Sudden onset of severe low back pain in osteoporotic patients has been regarded as a highly suggestive and the most common symptom of SOF [4, 6, 14, 16]. This association was also evident in our study, in which 37 of 43 patients (86%) who had low back pain or tenderness had SOF proven on MRI or bone scintigraphy, showing a significant relationship between low back pain and the presence of a sacral fracture (chi-square test, p = 0.00000000003).

PROFs and SOFs are associated with disability, long rehabilitation, high costs, and increased morbidity [3]. In a retrospective study of 60 patients with a mean age of 83 years who had POFs, only 36.6% had the same level of self-sufficiency as before the fracture, with 25% of all patients discharged to institutions [25]. In their case–control study of patients with PROFs studied over 14 years, van Dijk et al. [10] reported that 33.3% of patients required discharge to nursing homes. Our study shows comparable results, as 34.3% of patients were discharged to institutions such as residential or nursing homes, in addition to a reduction in the proportion of patients who were able to live in their own home at discharge from 89.6% to 53.7% (McNemar analysis, p = 0.003). POFs are associated, in general, with reduced level of mobility initially due to pain both on sitting and on mobilization [5, 7, 15]. Although pain usually resolves within 4–6 weeks following the injury, general mobility decreases substantially [15]: 52.2% of the study group were independently mobile prior to the injury, and only 9% were independent on discharge (McNemar analysis, p = 0.00002).

Length of hospital stay following POFs ranges from 9 days to 10 weeks [8, 15]. Most studies have reported hospital stay between 2 and 3 weeks, similar in some reports to that of hip fractures [1, 7, 911, 20, 21, 25]. This variation is influenced by multiple factors, including acute medical condition of the patient, length of in-hospital rehabilitation, and availability of placement in a social facility or institution, leading to extensive use of resources [20]. Peris et al. [4], in their retrospective study of 14 patients with sacral fractures, concluded that the presence of additional pelvic fractures increased the time to clinical outcome. We believe that this is due to difficulty in managing severe pain resulting from the combined injuries. In our prospective study, the mean length of stay of all patients was 45 days. For patients with PROFs alone, the average length stay was 36.3 days, whereas in associated sacral fractures, this duration was 52.8 days, which was significantly higher (Mann–Whitney U test, U = 379, p = 0.034). In conclusion, this prospective study has shown that the length of stay of patients with PROFs associated with SOFs is significantly longer than that of patients with PROFs only. It also supports the available evidence that mobility and level of dependency are significantly reduced in patients with POFs. In addition to the high association between SOF and PROF, the presence of low back pain and tenderness in patients who had low-impact pelvic injuries is highly suggestive of the presence of an associated SOF.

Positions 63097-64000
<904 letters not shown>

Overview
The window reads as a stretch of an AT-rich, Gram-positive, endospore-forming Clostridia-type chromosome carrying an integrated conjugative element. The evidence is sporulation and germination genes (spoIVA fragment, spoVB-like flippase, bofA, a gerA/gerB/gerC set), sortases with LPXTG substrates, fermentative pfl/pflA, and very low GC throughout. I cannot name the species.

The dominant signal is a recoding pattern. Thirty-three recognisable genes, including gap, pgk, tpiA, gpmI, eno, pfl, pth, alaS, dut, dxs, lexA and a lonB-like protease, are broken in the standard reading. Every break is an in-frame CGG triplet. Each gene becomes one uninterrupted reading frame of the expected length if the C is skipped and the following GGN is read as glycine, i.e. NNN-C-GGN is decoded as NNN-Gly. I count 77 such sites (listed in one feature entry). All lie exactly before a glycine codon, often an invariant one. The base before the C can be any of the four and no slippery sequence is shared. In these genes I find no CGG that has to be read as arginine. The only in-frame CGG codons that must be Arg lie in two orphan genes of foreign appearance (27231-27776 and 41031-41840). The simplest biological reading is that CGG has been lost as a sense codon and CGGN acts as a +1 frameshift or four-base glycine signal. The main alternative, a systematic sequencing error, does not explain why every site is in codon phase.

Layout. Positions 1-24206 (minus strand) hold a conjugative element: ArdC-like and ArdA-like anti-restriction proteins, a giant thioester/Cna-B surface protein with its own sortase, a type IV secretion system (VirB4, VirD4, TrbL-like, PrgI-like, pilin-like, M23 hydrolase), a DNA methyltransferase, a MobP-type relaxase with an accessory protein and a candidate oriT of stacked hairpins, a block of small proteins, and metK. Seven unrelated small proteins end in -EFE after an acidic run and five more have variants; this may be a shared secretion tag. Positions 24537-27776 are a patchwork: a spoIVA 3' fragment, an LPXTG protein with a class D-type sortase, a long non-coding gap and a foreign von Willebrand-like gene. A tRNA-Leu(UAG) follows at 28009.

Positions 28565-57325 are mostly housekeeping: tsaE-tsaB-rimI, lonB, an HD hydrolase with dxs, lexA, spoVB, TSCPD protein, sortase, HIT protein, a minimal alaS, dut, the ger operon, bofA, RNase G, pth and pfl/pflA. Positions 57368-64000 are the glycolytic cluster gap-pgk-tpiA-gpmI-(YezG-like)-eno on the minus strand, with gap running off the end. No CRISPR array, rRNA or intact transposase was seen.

We acknowledge that there might have been patients who presented to the emergency department with pelvic osteoporotic fractures but were discharged if they were able to safely mobilize, but we have no data of those patients, and due to the age group and the disabling nature of those injuries, we believe that the number of those patients may be small.

We recommend considering the association between SOFs and PROFs in planning the management of patients with POFs and their rehabilitation, which would potentially exhaust extensive resources of any health care facility, due to patient’s significantly increased length of stay and reduced mobility.

Declarations

Conflicts of interest

None.

Open Access

This article is distributed under the terms of the Creative Commons Attribution License which permits any use, distribution, and reproduction in any medium, provided the original author(s) and the source are credited.

Authors’ Affiliations

(1)
Gateshead Health NHS Foundation Trust
(2)
University of Northumbria
(3)
Department of Orthopaedics, Queen Elizabeth Hospital

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Copyright

© The Author(s) 2012